Here’s a press release masquerading as a news story, written by the UK branch of the BSA. The BSA has been noticeably quiet lately. Perhaps the BSA has been staying out of the spotlight because the RIAA (music) and the MPAA (movies) have been in the spotlight by suing/insulting their customers and filing DMCA lawsuits.
Here are some of the more amusing quotes from the so-called story:
“A very large UK organisation … felt that it used ‘so much’ software, and had purchased ‘so much’ in the previous years, that it was unreasonable for the BSA to be troubling them about the few odd copies for which they had no licenses.”
Maybe if software didn’t cost “so much,” users would buy more copies. (And yes, I said “buy copies,” not “buy licenses.”)
“When digging into the reasons for non-compliance at one firm, its UK country chief said: ‘Well, we’re a global company. Clearly we can’t be compliant at all of our sites.'”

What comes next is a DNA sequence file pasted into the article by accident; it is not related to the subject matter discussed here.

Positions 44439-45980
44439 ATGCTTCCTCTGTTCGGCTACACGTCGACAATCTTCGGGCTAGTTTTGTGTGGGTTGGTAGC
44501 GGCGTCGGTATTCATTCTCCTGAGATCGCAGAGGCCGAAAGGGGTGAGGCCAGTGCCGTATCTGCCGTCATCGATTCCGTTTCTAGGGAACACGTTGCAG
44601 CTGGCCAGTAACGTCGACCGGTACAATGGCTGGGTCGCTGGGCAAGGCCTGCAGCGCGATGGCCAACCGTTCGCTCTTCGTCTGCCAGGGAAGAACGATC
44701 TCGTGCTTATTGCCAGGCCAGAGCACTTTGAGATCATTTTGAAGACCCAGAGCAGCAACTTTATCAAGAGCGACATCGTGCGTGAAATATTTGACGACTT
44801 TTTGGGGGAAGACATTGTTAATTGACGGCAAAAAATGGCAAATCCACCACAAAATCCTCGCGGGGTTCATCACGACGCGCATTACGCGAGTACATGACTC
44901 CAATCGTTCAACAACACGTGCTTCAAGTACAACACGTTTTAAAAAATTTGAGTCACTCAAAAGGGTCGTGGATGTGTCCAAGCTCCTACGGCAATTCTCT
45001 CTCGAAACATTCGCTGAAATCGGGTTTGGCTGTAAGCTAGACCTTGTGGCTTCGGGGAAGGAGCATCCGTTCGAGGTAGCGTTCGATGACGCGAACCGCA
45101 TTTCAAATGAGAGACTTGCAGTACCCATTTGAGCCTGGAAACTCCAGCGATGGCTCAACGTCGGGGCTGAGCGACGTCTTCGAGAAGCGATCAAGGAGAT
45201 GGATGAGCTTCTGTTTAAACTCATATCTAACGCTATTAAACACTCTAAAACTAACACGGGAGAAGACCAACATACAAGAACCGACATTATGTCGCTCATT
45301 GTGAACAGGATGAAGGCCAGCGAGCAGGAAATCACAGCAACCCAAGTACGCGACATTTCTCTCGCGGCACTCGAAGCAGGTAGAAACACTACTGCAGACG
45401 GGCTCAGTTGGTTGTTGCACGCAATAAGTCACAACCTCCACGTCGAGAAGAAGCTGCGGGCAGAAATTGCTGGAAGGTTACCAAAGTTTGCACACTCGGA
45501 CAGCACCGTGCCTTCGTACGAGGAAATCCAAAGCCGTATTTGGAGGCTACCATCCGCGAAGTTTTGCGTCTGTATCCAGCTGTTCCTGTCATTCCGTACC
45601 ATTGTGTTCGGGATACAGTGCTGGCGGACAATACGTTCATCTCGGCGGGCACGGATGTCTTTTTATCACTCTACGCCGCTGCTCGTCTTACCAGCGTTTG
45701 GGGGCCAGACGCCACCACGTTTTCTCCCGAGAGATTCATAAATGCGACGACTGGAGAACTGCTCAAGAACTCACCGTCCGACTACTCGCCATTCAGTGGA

Yeah, I’m sure that’s a direct quote.
“Those that sell software, from large resellers to small online retailers, also have a role to play and businesses are often duped into buying illegal software.”
Excuse me, pink tofu? Do you know any small business that has been “duped” into buying illegal software?
The next one is my favorite.
“We recently had an email from an irresponsible software reseller who wrote: ‘I’m tired of dodging the BSA and other law enforcement agencies. I have been selling hooky software for quite some time, and it’s time for me to come clean.'”
Yeah, I’ll bet his domain name was IrresponsibleSoftwareReseller.com. And here’s a news flash for you. The BSA is not a law enforcement agency, as this “story” would have you believe. But they are a well-funded entity. Maybe the BSA is trying out it new strategy in the UK. It’s “amnesty” program was a flop in the US, but stay tuned.